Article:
A modern horror of a single mother preyed upon by a children's book character.
The feel of a horror film is almost more important than the content. And for all the grit and grime the Eli Roth’s of this world have pumped out, there is something truly refreshing in Jennifer Kent’s simplistic and intelligent new Australian horror film The Babadook. Even more refreshing is a distinct lack of gore, cheap frights or action-crazed plot. In an age where most horror films are phoned-in re-hashings of tales already told, The Babadook plays with a nostalgia all can relate to, the adolescent and irrational fear of an unknown evil determined to torment for the sake of tormenting, in an original and satisfying way.
In her directorial début, Kent, who also wrote the film, presents the touching tale of a single mother, Amelia (Essie Davis) at her wit’s end with her high-strung 6-year old Robbie (Daniel Henshall). Scraping by with her job at an elderly care home and being pulled out often to deal with complaints from her son’s school regarding his behavior, her situation is made that much more bleak by the fact that her son is a living reminder of her beloved husband’s untimely death as he was driving her to the hospital to give birth when he was killed. Robbie grates at his mother’s nerves with constant complaining of monsters and a tendency to build homemade weapons.
One night Robbie picks a new book from his bookshelf for his mother to read him before bed. As Amelia reads the darkly drawn story, a macabre and frightening figure presents itself in the pages: “Whether it’s in a word, or in a look, you can’t get rid of the Babadook.” Robbie rightly freaks out, and Amelia has to soothe him to get him to calm down. Amelia wonders at the book’s appearance, but when Robbie claims to start seeing the Babadook at home, in the car, and at school she starts to take the book more seriously, shredding it and throwing it into the trash. When it reappears later, she realizes something more sinister is at hand. She goes to the police, thinking perhaps a stalker is threatening her and Robbie, but the dark signs around her imply she and Robbie are on their own.
Kent’s story plays with traditional horror devices of mother-as-protective-hero (à la Poltergeist) and mother-as-threat (à la Carrie), teetering back and forth between both. In this way she challenges the notion that a mother is only as good or as bad as each extreme. Instead Amelia is a refreshingly modern mother. Stressed, under-sexed, lacking sleep and patience and generally trying to raise a child on her own in a world of snobby soccer moms and judgmental school system officials. Like all great horror films, the evil presented represents a part of our own psyches, the kind that feeds off our darkest thoughts, and in this case, Amelia’s own misplaced blame for her husband’s death. When Robbie pushes his cousin out of a treehouse for poking fun of his fatherless-ness or screeches from the backseat of his car for not getting his way, it’s hard not to want to strangle him a bit ourselves.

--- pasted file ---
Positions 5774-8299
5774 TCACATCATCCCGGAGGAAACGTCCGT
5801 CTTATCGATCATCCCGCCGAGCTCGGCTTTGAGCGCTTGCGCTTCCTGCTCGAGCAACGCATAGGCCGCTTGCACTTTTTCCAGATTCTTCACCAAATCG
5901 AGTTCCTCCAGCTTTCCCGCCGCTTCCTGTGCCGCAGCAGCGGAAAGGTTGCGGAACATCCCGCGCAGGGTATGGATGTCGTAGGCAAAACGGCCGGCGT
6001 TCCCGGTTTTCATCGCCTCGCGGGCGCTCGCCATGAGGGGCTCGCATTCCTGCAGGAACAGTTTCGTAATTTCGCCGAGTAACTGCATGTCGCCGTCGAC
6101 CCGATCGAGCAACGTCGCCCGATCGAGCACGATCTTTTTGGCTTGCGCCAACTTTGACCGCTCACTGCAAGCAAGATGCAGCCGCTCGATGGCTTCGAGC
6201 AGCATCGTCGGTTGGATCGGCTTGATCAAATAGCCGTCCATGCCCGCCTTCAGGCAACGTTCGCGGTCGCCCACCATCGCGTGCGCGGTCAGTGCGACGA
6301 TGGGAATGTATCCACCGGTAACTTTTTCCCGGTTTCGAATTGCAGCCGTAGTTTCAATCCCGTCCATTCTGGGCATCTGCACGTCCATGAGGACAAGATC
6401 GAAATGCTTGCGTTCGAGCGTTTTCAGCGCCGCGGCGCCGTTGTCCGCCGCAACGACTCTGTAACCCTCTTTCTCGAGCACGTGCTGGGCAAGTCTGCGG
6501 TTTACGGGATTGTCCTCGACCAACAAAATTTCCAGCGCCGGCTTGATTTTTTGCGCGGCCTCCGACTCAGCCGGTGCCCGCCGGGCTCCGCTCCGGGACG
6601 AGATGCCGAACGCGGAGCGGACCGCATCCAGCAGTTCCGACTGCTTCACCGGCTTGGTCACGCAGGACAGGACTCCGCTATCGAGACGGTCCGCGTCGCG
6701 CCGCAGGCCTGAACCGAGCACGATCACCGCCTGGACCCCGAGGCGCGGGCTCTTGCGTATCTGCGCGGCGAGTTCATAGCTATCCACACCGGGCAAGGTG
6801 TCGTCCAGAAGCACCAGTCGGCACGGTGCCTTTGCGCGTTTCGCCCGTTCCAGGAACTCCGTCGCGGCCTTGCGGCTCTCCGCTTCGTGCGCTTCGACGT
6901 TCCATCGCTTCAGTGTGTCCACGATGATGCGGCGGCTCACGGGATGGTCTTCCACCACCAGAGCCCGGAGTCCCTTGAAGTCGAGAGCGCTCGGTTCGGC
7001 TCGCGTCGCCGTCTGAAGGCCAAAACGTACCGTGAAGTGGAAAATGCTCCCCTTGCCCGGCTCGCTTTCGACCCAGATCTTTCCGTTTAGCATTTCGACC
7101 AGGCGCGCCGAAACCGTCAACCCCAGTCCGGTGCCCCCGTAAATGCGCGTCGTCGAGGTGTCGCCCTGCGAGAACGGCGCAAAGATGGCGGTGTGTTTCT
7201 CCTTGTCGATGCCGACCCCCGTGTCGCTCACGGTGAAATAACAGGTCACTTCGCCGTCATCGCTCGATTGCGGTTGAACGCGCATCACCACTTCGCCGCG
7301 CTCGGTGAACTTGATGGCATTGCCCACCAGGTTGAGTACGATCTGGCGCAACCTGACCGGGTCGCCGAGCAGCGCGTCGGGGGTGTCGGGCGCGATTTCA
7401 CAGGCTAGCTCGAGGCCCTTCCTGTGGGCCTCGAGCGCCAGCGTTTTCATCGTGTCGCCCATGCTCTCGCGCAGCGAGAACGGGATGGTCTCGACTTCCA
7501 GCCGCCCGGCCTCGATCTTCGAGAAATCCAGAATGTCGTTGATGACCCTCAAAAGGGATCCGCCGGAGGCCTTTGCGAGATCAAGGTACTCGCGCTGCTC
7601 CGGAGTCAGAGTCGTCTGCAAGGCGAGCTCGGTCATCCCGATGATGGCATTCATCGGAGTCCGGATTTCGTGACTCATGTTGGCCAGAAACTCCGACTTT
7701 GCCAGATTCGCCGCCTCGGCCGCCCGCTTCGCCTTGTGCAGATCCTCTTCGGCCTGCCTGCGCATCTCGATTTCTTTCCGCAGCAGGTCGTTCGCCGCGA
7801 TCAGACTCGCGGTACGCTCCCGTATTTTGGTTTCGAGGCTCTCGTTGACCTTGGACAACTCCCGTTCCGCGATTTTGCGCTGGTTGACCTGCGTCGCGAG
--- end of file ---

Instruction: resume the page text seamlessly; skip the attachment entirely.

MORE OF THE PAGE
The Babadook itself is hardly seen—though the pages of the children’s book are plenty frightening in giving it form, thank you designer/illustrator Alexander Juhasz—but Kent affectively holds tension with excellent sound use and an overall dread that plagues every scene. Even the set design, with all the grey and dark blue walls of their home, plenty of dark corners, provides a cloud of gloom and doom mixed into every scene. One would think this small family could solve a few of their problems with a few coats of brightly colored paint. Instead Amelia begs a doctor for sleeping pills to force her son to sleep and give her the much-needed rest she desires. But in a state of exhaustion Amelia becomes even more vulnerable to the dark thoughts already residing in her, as the Babadook urges her to do what both ultimately want: to kill Robbie.
The Babadook holds more scares than any film all year, but more importantly maintains anxiety throughout its entirety (if you watch at home, we highly recommend lights off and sound way up). Kent taps into the horror genre’s ability to provide a platform for women to showcase their psychological versatility. It’s not simply woman as victim or monster. And the fear that keeps children from leaving their bed at night suspicious of what lies underneath, or the fear of what lurks in the dark of our closets at night, or the noises that always seem to come from right behind closed doors, these are the fears that power the Babadook, and indeed the dark side of our own imaginations. The film’s modern ending doesn’t try to neatly soothe our fears, but instead acts as a reminder that darkness never goes away, but can be kept at bay.
The Babadook is available on VOD or in limited theaters today.